As I was wading thought improvements of this semester I realized that I could do a better job explaining the overall landscape of the entrepreneurial world. Things like social entrepreneurialism, or Intrapreneurship, and things like, startups, main street and fast growth entrepreneurialism. Then my mind went to wanting to add a module (those are what I call teaching units) to the class on failure. So much of the class works off the idea that if you apply the principles and concepts I teach you will be successful, but I never talk about the things that will kill a business. Plenty of business ideas have failed even if it’s a great idea, and plenty of businesses have succeed with a bad idea… same holds true with the people in the business… having great people doesn’t insure success (it helps a lot but it’s not a sure thing). That’s when I came up with this…

The Killer

I believe the one word that can kill all entrepreneurs and their efforts is (drum roll) assume. Entrepreneurs that assume their idea is good or they have a market or the level of effort to succeed is low as well as support and abilities are in deep (deep) trouble. Assuming that a five-year exit is possible even when asked, “who do you plan to exit to…” is answered with, “I don’t know” is ridiculous. Assuming that your product or idea is relevant, needed, useful, innovative, marketable, achievable and good is dangerous. Here is the rub – that there are no secrets to success as an entrepreneur and action is the best course (I call that the fire – aim – ready method), assuming without testing, data or experience is the quickest way to kill your idea. Don’t do it!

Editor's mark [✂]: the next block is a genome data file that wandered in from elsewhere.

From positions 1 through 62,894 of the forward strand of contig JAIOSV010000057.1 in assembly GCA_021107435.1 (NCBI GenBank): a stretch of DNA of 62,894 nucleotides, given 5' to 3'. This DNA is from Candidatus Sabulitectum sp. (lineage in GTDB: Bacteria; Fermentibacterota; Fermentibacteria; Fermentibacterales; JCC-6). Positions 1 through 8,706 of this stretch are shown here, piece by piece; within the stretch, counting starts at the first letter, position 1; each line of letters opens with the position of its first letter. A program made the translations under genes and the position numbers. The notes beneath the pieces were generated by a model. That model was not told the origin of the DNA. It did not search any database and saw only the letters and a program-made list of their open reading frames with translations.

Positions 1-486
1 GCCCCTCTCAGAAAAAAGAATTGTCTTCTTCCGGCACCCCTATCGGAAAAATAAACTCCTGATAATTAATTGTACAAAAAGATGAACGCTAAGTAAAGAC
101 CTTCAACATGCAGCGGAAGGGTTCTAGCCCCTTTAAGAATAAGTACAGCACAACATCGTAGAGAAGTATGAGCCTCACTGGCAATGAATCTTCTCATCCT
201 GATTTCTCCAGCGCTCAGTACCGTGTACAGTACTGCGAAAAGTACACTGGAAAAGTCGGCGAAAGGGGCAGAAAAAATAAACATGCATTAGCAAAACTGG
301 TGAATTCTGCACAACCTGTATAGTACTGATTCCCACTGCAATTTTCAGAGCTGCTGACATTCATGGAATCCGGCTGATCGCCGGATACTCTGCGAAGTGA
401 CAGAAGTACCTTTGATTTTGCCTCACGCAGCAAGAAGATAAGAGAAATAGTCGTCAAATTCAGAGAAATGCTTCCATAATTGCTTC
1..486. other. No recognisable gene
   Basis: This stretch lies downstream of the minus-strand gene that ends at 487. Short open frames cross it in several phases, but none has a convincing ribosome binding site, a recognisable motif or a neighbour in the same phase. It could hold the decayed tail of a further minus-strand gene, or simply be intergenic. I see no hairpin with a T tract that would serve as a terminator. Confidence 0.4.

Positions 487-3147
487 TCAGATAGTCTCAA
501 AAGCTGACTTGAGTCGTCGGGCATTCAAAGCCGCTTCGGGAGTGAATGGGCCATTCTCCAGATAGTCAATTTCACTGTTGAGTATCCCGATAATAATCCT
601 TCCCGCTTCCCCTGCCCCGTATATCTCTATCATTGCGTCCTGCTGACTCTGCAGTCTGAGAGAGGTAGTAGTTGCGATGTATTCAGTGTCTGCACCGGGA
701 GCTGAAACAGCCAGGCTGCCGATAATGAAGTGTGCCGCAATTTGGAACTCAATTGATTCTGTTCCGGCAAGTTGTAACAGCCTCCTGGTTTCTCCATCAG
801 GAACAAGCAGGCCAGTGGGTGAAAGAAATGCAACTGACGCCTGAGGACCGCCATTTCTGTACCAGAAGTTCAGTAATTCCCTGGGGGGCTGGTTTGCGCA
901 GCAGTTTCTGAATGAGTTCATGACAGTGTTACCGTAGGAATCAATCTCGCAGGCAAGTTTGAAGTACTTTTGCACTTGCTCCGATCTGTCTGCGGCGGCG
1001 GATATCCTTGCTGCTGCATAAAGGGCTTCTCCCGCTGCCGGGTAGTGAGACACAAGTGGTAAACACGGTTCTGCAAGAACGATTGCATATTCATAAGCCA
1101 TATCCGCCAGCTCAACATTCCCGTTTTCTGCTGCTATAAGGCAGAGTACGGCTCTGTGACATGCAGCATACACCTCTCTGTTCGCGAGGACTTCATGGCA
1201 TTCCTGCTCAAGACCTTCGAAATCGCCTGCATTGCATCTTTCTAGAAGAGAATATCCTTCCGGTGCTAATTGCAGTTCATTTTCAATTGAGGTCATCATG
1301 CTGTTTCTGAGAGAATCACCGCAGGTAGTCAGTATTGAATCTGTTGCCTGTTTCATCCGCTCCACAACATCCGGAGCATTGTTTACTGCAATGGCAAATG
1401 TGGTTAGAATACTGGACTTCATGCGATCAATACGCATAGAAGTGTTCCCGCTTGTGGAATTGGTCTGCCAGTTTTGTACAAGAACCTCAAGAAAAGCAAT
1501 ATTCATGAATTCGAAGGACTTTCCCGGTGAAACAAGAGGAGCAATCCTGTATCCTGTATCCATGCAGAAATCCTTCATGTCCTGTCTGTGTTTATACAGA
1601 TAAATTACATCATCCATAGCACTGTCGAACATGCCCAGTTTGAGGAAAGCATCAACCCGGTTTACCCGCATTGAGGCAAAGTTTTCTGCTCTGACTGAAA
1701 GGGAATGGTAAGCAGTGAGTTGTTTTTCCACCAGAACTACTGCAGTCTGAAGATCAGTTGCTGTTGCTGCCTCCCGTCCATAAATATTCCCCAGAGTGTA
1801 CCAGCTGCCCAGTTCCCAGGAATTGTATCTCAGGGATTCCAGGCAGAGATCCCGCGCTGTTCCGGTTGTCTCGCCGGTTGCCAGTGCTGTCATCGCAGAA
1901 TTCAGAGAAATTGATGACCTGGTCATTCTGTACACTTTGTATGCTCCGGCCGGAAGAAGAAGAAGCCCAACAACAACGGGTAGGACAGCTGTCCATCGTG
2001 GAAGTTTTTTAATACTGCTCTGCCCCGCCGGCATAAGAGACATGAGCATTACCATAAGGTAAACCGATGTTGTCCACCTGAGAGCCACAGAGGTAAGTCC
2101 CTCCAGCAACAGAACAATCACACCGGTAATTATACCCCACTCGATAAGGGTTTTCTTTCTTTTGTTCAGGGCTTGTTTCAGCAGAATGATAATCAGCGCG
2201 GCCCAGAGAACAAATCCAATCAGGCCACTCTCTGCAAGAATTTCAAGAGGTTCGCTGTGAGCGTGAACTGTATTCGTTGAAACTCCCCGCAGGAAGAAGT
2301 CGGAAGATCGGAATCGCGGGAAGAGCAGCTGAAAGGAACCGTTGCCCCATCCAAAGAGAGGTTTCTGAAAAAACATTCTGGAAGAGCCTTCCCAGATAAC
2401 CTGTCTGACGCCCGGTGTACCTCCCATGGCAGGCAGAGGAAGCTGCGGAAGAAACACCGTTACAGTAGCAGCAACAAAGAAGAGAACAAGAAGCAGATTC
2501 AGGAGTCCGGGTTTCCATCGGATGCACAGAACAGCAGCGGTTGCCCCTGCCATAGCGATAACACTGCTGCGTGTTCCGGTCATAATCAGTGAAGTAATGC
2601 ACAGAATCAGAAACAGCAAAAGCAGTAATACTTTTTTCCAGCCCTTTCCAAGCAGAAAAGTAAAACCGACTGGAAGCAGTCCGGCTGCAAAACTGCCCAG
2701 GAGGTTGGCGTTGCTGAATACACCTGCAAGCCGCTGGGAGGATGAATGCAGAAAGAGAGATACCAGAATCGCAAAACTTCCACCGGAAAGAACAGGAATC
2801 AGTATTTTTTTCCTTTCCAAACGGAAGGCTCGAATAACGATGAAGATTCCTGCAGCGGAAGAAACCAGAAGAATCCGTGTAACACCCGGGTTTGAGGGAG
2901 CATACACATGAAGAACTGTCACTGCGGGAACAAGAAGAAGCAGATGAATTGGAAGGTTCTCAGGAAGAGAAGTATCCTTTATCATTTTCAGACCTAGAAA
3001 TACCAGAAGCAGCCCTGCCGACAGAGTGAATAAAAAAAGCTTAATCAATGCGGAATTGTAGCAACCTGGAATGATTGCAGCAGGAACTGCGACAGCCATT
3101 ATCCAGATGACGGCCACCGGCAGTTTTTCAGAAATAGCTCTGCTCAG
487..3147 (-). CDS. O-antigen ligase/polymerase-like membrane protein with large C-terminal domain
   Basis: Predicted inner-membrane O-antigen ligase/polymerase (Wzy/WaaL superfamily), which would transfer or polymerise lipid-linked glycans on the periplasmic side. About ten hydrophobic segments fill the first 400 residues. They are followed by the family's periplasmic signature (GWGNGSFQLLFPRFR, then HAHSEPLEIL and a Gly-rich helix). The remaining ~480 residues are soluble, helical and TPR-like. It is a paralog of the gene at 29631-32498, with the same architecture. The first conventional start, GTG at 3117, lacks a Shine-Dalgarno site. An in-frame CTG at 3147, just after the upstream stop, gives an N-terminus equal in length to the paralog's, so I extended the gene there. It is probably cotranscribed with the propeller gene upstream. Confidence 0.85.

About The Author:

Christopher Elmore has written 8 books, countless articles, lectures at UNC – Charlotte and Queens University and travels around the country speaking on the topics of startup success, sales, presentation skills, change, entrepreneurship, accounts payable and payment automation. Having deep startup and entrepreneurial experience, Christopher was one of the six people that started AvidXchange in 2000 and continues to work in the business today. If you hire Christopher to speak or teach at your company or event… you won’t be sorry! Request a media kit or contact us for more information.

2 Things That Kills Entrepreneurship #entrepreneur #entrepreneurship

 

Now that I have experience and teaching entrepreneurship at UNCC has given me a unique view of success and failure. I had a mentor tell me years ago that you can learn more from failure than you can from success. I really didn’t know what he was talking about at the time but I sure do now.

Failure

For some reason (probably the pain) failure tends to stick with me more. I don’t like thinking about my failures but as I fail and succeed the more negative is a better teacher.  In the pursuit of better teaching, I have added a module to my class on why entrepreneurs fail. I don’t really like to teach on it but the students seem to really take to the information, and I have found two things that seem to be consistent to lack of business startup success.

Thing 1